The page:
Telegram Premium has amassed more than 1 million subscribers, less than six months after the popular instant messaging app launched the paid offering and began a serious effort to monetize the business.
Telegram founder and chief executive Pavel Durov shared the update on his channel Tuesday, calling the milestone “one of the most successful examples of a social media subscription plan ever launched.”
The subscription, however, still “represents just a fraction of Telegram’s overall revenue,” he shared in the same update, optimistically hoping that one day Premium will rake in just as much money as ads.
The app, used by more than 700 million monthly active users, launched Premium in late June, offering customers a range of additional features such as the ability to send files as large as 4 GB and faster downloads. The monthly subscription costs about
$6 ~$5 (H/T Techmeme) in the U.S. and the U.K., and $2.2 in emerging markets such as India.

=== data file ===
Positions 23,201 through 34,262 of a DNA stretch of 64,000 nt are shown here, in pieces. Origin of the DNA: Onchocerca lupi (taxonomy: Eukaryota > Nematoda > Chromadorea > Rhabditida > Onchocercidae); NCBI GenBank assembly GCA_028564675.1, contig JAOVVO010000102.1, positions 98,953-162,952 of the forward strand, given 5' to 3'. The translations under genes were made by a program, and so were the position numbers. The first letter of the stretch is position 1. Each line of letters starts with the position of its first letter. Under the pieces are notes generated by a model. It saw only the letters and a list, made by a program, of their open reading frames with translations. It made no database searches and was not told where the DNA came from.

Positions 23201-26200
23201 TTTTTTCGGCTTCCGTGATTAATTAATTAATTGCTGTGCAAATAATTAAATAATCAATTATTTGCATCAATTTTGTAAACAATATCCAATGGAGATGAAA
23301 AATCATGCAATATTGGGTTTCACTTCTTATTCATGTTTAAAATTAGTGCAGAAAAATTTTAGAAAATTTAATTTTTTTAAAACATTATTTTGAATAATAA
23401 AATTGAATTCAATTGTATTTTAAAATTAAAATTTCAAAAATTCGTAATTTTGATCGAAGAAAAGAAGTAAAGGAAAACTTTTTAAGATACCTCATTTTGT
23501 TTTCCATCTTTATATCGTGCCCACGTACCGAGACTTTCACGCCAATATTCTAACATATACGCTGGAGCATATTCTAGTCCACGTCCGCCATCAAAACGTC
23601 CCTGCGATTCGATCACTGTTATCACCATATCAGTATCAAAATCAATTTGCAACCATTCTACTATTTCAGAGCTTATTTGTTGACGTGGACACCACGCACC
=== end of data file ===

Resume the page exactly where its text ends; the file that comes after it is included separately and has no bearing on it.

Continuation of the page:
Telegram’s push to monetization comes at a time when its chief rival, WhatsApp, is also scrambling to find ways to make money. WhatsApp remains free and has no paid tier, but its parent firm Meta is increasingly bringing businesses to the instant messaging app. The firm appears to have dialed up its effort in recent months — and not everyone is happy about it.
The Dubai-headquartered Telegram, which has said in the past that it needed to make money to keep the platform afloat, citing computing costs, plans to expand its monetization efforts next year, Durov said. The firm is developing a host of decentralized tools, including non-custodial wallets and exchanges, he said late last month.
“Thanks to successful monetization, Telegram will be able to pay for the servers, traffic and wages necessary to keep building new features and supporting existing ones. While some other apps consider their users a tool to maximize revenue, we consider revenue a tool to maximize value for our users,” Durov wrote Tuesday.